Yesterday, Spectator editor Andrew Neil Tweeted his disappointment in the UK’s solar power performance after it was announced that a coal-fired power plant was put on standby to provide more electricity.
One reason for the use of coal was that “Last Thursday the North Sea Link interconnector (between Britain and Norway) tripped losing 1.4GW of power just before lunchtime,” according to Charlotte Johnson, chief of staff & global head of markets at KrakenFlex.
Being unaware of wider electricity supply problems, Neil seemed to be blaming the supply issues on the lack of solar output. Neil claimed that solar was “generating only 1.4GW (5%) despite 15GW installed capacity” without providing a source for this statistic.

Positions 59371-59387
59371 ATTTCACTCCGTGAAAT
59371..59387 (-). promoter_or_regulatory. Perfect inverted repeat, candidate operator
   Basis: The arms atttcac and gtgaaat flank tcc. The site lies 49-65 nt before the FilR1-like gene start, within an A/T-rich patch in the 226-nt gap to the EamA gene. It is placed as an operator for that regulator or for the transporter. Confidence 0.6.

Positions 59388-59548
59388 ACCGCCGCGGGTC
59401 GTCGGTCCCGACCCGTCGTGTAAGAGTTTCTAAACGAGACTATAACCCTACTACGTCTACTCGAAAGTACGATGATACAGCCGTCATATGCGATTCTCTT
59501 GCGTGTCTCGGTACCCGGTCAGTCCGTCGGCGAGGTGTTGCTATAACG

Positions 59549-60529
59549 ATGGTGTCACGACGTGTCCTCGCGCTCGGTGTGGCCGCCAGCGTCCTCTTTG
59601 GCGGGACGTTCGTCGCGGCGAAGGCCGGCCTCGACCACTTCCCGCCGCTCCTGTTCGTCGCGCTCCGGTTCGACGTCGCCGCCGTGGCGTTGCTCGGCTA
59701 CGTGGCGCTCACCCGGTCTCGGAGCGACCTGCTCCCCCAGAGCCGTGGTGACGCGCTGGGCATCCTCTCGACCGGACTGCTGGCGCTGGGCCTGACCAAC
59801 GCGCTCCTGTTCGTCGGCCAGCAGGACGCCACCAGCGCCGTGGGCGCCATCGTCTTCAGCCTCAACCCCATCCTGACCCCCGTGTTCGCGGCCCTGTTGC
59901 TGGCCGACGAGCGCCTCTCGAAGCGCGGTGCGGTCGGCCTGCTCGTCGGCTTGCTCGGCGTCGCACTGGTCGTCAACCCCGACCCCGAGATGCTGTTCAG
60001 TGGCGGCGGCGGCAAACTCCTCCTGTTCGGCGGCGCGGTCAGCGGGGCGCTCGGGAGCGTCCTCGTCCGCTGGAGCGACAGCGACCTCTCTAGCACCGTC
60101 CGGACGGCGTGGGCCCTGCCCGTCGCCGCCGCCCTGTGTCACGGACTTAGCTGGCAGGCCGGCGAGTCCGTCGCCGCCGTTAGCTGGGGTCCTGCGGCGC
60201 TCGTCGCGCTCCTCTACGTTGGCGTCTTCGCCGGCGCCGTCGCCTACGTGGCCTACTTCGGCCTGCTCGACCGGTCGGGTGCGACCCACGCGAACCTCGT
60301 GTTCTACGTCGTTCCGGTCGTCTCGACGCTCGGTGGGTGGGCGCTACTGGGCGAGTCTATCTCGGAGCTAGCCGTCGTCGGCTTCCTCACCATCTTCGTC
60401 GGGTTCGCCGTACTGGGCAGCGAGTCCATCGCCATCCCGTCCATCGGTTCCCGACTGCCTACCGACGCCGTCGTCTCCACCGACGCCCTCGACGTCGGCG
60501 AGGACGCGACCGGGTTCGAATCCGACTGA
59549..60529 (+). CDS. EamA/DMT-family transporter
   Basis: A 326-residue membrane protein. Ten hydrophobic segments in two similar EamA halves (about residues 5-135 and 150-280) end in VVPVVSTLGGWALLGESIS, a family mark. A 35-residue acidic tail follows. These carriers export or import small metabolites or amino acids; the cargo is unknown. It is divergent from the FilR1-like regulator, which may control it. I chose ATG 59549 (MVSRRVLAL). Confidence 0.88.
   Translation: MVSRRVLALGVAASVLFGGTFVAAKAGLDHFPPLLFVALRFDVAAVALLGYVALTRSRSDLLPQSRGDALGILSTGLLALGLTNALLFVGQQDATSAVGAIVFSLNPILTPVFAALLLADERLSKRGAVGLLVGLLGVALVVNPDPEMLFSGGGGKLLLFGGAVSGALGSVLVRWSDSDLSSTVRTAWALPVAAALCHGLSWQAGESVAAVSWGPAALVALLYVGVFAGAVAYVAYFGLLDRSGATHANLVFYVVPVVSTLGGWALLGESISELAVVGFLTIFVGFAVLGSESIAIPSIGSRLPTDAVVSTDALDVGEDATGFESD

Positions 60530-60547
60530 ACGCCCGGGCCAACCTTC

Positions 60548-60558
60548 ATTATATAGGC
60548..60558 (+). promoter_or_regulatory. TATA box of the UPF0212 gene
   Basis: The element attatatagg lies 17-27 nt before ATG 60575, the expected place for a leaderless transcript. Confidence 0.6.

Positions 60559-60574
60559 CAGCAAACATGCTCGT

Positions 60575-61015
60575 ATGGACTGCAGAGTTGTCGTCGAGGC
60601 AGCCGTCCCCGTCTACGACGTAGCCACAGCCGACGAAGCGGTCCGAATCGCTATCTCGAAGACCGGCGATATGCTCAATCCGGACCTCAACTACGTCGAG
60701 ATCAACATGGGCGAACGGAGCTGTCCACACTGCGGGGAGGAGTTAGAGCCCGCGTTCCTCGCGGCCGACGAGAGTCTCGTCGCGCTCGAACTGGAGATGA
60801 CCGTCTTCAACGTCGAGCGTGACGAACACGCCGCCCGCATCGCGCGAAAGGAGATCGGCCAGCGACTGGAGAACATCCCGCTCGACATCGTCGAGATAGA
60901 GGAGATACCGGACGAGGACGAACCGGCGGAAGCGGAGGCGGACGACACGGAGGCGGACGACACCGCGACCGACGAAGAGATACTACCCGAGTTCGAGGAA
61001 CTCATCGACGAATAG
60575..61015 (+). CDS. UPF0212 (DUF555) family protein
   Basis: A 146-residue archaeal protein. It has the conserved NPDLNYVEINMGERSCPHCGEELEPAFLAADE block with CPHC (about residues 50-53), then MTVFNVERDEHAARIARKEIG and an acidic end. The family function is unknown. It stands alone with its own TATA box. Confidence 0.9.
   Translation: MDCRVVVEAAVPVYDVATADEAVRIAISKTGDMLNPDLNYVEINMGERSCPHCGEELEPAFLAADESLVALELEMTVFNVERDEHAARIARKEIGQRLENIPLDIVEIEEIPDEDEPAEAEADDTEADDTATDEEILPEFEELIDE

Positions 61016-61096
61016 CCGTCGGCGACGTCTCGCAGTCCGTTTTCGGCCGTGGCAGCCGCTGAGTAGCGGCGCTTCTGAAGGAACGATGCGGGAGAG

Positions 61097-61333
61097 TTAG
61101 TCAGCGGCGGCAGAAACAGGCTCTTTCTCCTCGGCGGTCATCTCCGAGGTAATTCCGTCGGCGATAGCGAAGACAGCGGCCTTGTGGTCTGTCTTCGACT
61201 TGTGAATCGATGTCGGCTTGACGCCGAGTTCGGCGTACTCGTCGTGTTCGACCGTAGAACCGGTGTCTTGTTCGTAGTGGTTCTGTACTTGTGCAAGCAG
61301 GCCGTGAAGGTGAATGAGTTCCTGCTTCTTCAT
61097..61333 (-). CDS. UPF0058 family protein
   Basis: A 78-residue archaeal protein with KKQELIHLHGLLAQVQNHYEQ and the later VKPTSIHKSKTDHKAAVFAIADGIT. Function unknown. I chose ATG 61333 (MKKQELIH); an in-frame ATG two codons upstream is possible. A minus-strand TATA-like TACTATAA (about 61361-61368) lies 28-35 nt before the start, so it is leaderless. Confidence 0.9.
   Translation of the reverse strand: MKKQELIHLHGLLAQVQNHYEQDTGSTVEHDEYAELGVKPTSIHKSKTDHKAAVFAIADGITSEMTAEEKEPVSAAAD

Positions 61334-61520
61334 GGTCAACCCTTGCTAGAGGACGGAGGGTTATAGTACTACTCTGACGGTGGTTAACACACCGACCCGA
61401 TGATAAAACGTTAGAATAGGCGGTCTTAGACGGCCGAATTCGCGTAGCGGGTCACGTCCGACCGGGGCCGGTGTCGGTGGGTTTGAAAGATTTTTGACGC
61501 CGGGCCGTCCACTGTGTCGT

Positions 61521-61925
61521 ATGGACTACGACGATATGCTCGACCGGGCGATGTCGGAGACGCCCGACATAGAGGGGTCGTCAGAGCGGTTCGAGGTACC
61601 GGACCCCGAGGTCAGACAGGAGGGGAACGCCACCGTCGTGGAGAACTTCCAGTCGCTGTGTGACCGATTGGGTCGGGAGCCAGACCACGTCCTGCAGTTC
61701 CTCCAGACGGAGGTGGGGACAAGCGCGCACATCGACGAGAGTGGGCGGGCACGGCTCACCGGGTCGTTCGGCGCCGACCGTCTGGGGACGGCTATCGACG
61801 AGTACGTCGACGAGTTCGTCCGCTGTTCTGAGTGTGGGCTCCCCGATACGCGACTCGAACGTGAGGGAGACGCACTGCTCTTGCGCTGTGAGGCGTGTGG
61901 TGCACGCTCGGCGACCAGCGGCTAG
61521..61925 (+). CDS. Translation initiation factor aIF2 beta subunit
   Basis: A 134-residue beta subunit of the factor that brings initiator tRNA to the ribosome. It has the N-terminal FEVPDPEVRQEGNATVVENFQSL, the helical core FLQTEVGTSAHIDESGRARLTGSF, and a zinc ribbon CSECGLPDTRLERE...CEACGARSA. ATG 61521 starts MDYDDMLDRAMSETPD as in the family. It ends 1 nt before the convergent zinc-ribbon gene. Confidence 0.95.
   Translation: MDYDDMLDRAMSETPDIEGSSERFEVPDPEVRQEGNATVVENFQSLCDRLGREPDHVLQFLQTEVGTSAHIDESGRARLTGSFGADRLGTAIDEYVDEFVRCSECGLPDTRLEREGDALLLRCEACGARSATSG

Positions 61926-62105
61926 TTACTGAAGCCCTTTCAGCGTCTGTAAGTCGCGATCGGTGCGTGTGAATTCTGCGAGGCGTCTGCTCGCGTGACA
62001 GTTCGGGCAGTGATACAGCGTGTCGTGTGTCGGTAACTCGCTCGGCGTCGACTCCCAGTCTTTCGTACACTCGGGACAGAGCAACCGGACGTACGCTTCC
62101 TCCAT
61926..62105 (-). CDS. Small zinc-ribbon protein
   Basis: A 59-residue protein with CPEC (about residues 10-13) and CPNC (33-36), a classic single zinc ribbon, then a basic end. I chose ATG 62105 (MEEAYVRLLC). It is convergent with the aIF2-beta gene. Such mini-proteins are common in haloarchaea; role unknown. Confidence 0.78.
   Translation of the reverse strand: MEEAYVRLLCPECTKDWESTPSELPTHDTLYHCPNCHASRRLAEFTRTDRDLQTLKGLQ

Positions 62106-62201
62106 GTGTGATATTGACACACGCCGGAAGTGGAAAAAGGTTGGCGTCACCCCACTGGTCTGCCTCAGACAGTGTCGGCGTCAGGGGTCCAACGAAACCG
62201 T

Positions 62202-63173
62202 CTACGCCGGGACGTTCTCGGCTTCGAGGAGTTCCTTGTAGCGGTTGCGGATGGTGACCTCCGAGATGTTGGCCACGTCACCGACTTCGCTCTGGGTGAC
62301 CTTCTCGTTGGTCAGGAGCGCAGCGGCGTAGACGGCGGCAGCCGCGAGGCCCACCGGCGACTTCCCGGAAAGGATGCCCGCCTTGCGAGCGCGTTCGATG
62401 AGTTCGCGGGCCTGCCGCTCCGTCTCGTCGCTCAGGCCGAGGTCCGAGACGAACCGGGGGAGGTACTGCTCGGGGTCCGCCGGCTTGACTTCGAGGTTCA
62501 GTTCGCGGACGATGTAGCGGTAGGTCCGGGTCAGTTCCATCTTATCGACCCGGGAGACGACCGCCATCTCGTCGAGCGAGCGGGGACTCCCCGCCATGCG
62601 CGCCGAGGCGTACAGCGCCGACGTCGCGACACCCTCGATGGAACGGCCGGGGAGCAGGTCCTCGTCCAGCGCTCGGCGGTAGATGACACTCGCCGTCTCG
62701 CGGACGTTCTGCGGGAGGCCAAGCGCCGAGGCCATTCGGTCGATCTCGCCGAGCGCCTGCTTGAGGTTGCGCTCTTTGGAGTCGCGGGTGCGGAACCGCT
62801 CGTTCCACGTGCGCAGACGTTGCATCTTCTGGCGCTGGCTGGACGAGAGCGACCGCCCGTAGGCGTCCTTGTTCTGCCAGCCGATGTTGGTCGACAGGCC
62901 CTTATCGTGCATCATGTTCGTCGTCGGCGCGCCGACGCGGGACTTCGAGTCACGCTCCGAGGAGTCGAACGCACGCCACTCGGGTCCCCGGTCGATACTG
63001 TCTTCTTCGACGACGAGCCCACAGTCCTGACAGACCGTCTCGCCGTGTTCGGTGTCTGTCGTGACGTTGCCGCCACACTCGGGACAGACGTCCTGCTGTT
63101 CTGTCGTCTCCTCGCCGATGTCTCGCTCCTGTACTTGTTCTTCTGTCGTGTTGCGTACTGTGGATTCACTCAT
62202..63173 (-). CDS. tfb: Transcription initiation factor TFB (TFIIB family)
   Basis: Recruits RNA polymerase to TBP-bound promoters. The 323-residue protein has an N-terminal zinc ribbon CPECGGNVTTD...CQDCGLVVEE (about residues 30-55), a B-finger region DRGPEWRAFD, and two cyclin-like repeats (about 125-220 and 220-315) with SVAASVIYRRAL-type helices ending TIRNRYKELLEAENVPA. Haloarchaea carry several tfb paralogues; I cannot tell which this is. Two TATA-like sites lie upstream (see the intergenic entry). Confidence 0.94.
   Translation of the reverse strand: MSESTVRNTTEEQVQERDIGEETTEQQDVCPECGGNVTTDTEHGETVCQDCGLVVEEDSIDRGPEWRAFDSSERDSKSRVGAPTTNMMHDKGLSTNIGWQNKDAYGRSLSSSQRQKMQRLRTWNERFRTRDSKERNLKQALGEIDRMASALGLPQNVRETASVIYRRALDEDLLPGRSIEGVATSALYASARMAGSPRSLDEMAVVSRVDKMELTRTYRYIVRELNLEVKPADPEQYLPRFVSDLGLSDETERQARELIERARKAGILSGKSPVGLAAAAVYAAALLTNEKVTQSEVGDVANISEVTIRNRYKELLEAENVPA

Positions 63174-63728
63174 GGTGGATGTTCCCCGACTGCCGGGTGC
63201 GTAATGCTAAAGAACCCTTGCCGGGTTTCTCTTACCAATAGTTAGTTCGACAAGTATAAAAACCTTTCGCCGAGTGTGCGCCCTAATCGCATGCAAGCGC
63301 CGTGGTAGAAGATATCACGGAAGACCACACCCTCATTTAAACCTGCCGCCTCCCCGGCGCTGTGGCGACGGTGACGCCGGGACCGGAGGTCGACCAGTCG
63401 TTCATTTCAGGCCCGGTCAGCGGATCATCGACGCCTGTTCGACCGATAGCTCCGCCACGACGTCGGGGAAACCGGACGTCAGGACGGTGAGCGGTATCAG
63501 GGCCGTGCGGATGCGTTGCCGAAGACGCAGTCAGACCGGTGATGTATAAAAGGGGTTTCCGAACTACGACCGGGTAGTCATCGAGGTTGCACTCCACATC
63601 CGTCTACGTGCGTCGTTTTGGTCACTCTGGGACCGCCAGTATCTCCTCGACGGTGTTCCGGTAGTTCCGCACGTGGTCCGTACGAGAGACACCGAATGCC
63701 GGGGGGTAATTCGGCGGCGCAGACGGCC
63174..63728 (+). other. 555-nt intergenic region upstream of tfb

Neil posted this at 09.17, yet at 09.35, the Gridwatch website was reporting that solar accounted for 6.6GW or 20% of electricity production.
The journalist had obviously been reading a Telegraph article which negatively reported on the UK’s renewable energy industry – part of a general trend in the paper’s reporting. Recently, they have published a number of articles attacking the efficacy of heat pumps as a solution to the UK’s gas dependency.
In an article yesterday, Telegraph journalists Melissa Lawford, Chris Price and Benedict Smith claimed that higher June temperatures “made solar panels too hot to work efficiently”.
Read more: SolarPowerPortal
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